Relating Statistical Evidence of Discrimination Cases to Chi-Square applications
In cases we do not know the underlying theoretical distribution we resort to non-parametric statistics. The Chi-square is such a statistic.
Formal testing for evidence of discrimination in the bank supervisor case using the Chi-square statistic:
This study found that 21 out of the 24 males were selected for promotion while only 14 of the 24 females were selected for promotions.
H0: There is no relationship between gender and promotion.
H1: There is a relationship between gender and promotion (evidence of discrimination).
Confidence Interval & Decision Rule:
We will use a contingency table and the Chi-square statistic. In this case, the measured significance level would be (a = 0.05, or 95% confidence level). The critical value of the Chi-square is determined by the number of degrees of freedom
df = (number of rows - 1) (number of columns - 1) = (r-1)(c-1).
We have two rows (male and female) and two columns (promoted and not promoted) for a total of one df.
The critical Chi-square is 3.841 (lookup table or software (e.g., excel) for the 95% confidence level or 0.05 significance level). This would require a rejection of the null hypothesis if the test statistic is greater than 3.841.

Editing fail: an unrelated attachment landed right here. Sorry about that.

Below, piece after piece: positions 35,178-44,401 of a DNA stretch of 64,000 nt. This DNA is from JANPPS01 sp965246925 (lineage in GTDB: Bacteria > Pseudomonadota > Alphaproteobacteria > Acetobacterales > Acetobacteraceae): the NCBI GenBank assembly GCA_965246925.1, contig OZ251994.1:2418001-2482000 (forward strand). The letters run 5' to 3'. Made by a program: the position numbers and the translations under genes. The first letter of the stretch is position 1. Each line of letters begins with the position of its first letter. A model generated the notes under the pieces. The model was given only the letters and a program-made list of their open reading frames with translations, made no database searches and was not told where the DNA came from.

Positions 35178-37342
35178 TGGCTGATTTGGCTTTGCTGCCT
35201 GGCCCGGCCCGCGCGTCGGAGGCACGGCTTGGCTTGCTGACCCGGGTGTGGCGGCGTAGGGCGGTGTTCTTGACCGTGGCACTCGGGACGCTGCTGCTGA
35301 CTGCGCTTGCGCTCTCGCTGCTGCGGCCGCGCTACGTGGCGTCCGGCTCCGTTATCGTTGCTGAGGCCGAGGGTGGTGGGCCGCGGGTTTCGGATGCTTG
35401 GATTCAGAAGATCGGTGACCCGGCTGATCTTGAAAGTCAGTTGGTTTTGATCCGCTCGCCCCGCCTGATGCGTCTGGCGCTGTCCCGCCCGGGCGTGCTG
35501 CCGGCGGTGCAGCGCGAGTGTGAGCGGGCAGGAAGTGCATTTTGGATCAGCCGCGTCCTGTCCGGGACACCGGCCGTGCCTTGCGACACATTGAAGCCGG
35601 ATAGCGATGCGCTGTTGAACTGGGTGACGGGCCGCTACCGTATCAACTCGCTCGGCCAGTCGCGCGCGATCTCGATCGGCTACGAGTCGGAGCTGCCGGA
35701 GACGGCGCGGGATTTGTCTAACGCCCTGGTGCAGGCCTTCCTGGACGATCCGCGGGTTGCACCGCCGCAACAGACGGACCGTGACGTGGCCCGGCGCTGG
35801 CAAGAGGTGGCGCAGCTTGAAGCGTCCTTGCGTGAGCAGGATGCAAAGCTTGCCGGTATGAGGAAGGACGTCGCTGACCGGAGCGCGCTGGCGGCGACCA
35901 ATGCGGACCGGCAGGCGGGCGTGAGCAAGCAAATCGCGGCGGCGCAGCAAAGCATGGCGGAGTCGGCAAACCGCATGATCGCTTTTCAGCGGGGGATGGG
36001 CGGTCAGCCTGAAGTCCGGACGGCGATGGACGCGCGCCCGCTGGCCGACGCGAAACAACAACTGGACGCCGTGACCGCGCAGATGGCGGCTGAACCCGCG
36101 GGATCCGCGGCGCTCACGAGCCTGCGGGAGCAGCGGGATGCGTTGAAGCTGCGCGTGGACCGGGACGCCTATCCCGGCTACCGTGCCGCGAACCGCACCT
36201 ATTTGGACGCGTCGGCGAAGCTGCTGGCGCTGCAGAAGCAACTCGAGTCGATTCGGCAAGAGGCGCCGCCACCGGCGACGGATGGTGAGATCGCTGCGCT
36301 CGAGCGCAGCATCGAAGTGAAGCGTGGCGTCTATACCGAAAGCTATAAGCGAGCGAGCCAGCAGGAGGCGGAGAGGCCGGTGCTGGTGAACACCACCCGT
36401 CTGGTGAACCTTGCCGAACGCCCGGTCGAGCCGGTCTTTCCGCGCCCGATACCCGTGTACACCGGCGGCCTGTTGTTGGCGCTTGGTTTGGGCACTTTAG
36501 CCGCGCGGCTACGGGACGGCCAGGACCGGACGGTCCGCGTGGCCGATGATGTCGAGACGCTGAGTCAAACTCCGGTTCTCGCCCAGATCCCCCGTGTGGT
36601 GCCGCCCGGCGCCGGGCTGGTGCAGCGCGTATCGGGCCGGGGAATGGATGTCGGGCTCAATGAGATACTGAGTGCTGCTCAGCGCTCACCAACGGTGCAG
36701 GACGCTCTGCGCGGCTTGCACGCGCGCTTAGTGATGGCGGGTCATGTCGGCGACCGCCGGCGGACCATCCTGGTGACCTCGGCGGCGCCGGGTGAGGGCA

Test Statistic and Contingency Table:
The contingency Table of observed frequencies (fo):
Promoted Not Promoted Total
Males 21 3 24
Females 14 10 24
Total 35 13 48
The expected frequency for each cell = (Row total)(Column total)
While the above gives us a formula for determining the expected frequency (fe), it is always a good idea to rationalize and explain it. In our case, under no-discrimination assumption we would expect the same promotion rate (0.5) for males and females.
Promoted Not Promoted Total
fo fe fo fe fo fe
Males 21 17.5 3 6.5 24 24
Females 14 17.5 10 6.5 24 24
Total 35 35 13 13 48 48
The calculated Chi-square = 5.169 (Chi-square is the sum of [(fo-fe) squared/fe]).
This means that we must reject the null hypothesis as it is larger than the critical value. Therefore, this test proves that there is a significant amount of bias in the promotion selection process based on gender.
You may be interested to know that there was a second half of the bank supervisors' experiment. This time the branch manager's job was described as "complex." This time 25 (completely different) male bank supervisors got the file of the female candidate and recommended promotion for 5 of them and 20 (completely different) male bank supervisors got the file of the male candidate and recommended promotion for 11 of them (Rosen and Jerdee, 1974).
Question: Can this selection be reasonably attributed to chance? Why? Provide quantitative reasoning.
A Complete, Neat and Step-by-step Solution is provided in the attached file.